A BBC Scotland weather forecaster felt more than a hint of high pressure when she appeared to storm out off a live broadcast after stumbling over her words.

Presenter Kawser Quamer left viewers stunned when she fled the screen barely seconds into an apparently live segment on the day's weather.

Having just described incoming foggy conditions, Ms Quamer saw a red mist of her own when she stuttered on the next word, and walked off while pulling out her earpiece.

Once offscreen, she was heard saying to a member of the production crew "I can't speak this morning. It's not good, is it?"

The cameras then cut back to presenter Sally McNair, who had introduced the segment, sitting open-mouthed in the Glasgow news studio. She quickly regained her composure to explain there had been "technical problems, obviously".

A red-faced Ms Quamer later took to social media to explain that yesterday's incident was not down to losing her cool - rather, the wrong pre-recorded clip had been broadcast.

She tweeted: "Oh God! Wrong bit clipped for the weather at 7.30! Wasn't really throwing a hissy fit - honest! Am LIVE in few mins - promise to be there!!! LOL!! [laugh out loud] So sorry for the mix up!"

The presenter, whose profile describes her as a "rock chick and adrenaline junkie", later said she could see the funny side of her slip-up and was glad she had not been caught on camera saying something rude.

She tweeted: "Mortifying - but very funny now I've recovered from embarrassment! Thank God I didn't swear!"

Ms Quamer has presented the weather for a number of regional BBC outposts during the last few years, and is currently seconded to BBC Scotland.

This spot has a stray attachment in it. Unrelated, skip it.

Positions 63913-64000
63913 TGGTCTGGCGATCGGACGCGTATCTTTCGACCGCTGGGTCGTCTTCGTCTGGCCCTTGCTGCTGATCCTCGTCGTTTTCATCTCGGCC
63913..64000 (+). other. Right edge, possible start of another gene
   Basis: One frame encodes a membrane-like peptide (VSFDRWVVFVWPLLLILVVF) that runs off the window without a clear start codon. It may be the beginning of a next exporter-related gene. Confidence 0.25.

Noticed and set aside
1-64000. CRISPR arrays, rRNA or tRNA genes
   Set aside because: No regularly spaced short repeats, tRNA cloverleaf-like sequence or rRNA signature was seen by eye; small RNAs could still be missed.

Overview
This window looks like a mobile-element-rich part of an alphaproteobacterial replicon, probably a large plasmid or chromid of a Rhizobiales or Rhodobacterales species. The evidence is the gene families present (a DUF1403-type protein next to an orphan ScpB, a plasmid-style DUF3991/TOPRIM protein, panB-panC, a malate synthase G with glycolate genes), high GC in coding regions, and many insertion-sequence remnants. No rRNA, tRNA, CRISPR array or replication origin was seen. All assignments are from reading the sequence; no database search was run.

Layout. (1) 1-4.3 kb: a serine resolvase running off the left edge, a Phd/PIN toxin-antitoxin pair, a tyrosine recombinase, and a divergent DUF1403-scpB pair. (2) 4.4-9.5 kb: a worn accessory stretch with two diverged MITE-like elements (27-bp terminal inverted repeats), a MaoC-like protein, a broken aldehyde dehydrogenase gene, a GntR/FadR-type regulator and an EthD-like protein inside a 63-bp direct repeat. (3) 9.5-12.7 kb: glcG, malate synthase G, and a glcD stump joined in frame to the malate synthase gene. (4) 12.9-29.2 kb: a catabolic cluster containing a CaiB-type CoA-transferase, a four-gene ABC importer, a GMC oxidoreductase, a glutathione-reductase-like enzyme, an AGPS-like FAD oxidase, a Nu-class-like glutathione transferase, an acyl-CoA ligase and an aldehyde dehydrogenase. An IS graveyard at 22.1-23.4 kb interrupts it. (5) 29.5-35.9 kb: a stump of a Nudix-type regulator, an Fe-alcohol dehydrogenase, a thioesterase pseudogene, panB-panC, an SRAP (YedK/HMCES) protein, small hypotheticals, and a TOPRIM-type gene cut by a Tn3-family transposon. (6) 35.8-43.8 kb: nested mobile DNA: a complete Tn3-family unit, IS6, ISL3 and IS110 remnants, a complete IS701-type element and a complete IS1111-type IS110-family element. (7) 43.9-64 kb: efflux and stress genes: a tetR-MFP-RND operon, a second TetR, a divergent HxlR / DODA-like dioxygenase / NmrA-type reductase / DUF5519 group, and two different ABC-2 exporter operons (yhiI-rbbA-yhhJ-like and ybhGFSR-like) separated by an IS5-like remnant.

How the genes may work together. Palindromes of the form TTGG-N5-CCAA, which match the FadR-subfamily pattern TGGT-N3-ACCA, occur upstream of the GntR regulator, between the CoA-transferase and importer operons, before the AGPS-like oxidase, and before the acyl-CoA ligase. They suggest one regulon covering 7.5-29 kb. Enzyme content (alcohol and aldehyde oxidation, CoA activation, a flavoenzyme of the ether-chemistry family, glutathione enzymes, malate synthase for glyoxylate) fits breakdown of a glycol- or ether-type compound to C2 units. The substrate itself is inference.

She later revealed the mix-up happened on her last day at the station, saying: "Apologies for the mix-up at 7.30am - my last breakfast shift today and I fear that's now my lasting legacy!! C'est la vie."

Her fellow weather presenter Kate Kinsella was quick to pass on her condolences over the on-air blunder, and sent a message to Ms Kwamer saying: "oh lovely, (I had to watch sorry!) At least you didn't say anything you shouldn't ... and to be fair not your fault!"

Viewers also saw the funny side of the incident, while Sally McNair's shock at the debacle was also raised online. One Twitter user said: "Sally's not looked that dazed since she sat opposite Arthur Montford's jaiket."

The broadcasting blunder is the latest to hit BBC Scotland, which has been the source of several live on-air gaffes in recent years.

Last year presenter Sally Magnusson had a meltdown during the lunchtime news bulletin when a series of errors caused the show to descended into chaos.

First a live interview with sport presenter Phil Goodlad was cut off, and then a pre-recorded report about an exhibition by artist Ken Currie failed to start, although pictures were flashed on the screen. Magnusson ended the programme with a shriek of frustration after telling viewers an argument had broken out among production staff.

In 2011, presenter Catriona Shearer introduced the weather report only for footage of Adolf Hitler's deputy Rudolf Hess ­ranting at a Nazi rally to pop up instead.

That fiasco followed a piece about the 70th anniversary of Hess's landing in Scotland, which showed a picture of the Scots Christian missionary Mary ­Gardner, killed in a Jerusalem bomb blast in March.

A BBC Scotland spokesman said: "Despite how it looked, Kawser did not breeze out of the studio. A pre-recorded bulletin should have played out at that time, but unfortunately the wrong clip ran by mistake."